Founder Spotlight: Rob Koch, President and Founder of AHead Simulations
Welcome back to our Founder Spotlight Series interviews, where we share insights, experiences, and advice from some of our client founders. In this interview, we sat down with Rob Koch, President and Founder of AHead Simulations.
If there’s one thing AHead Simulations founder Rob Koch wants you to take away from this story, it’s this—don’t stick Q-tips in your ears.
But before we get to that, we’ll start at the beginning of Koch’s entrepreneurial journey at Western University in London, Ontario. Koch was studying electrical engineering for his undergraduate degree. His fourth-year capstone project involved creating a simulation for the placement of ear probe tubes.
“It’s a very specific procedure that involves placing a very small microphone into a patient’s ear canal to make acoustical measurements inside the ear. We wanted a mannequin that could help people practice that procedure since one didn’t exist,” Koch said.
His capstone team received great feedback on the project, and Koch decided to pursue that as part of his research for his graduate degree in biomedical engineering at Western. Through his research, Koch validated the simulator with real-world users.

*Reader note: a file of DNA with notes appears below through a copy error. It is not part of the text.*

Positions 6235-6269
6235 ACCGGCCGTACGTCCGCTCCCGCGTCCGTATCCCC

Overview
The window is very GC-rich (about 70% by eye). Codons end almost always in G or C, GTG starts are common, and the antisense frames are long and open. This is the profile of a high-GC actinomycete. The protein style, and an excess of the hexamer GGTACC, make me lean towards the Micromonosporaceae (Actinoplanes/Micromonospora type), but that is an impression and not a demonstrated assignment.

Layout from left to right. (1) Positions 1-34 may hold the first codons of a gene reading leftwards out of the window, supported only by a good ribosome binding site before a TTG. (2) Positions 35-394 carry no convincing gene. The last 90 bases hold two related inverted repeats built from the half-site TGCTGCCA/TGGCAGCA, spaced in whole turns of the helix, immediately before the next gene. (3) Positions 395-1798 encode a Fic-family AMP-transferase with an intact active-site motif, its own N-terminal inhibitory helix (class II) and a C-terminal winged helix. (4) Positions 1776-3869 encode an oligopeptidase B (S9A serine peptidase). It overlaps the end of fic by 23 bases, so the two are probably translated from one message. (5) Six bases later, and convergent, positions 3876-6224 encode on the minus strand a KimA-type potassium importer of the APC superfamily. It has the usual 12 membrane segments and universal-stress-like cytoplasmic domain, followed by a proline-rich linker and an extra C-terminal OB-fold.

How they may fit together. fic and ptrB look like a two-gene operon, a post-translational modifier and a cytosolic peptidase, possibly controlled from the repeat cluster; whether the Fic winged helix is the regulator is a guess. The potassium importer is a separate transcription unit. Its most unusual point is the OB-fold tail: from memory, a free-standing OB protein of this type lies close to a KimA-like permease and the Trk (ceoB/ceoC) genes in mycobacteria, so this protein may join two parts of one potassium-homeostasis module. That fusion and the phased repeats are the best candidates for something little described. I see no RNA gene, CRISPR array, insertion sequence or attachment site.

“The last study that we did during my masters found that students who used our simulator performed better in clinical scenarios than students who did not. That was the finding that made us realize this is something that might not just be useful inside of the lab, but also across the entire industry,” Koch said.
The simulator is named CARL, and it’s a first-of-its-kind system that combines a physical patient simulator with clinical resources and a curriculum designed to maximize clinical success.
CARL can be used for everything from education to hearing healthcare to help fit hearing aids. It’s also used to train professionals to remove ear wax properly. One of the CARL units is used by audiologist and YouTuber Dr. Cliff Olsen, who produced a video showing what happens when you try cleaning your ears with a cotton swab.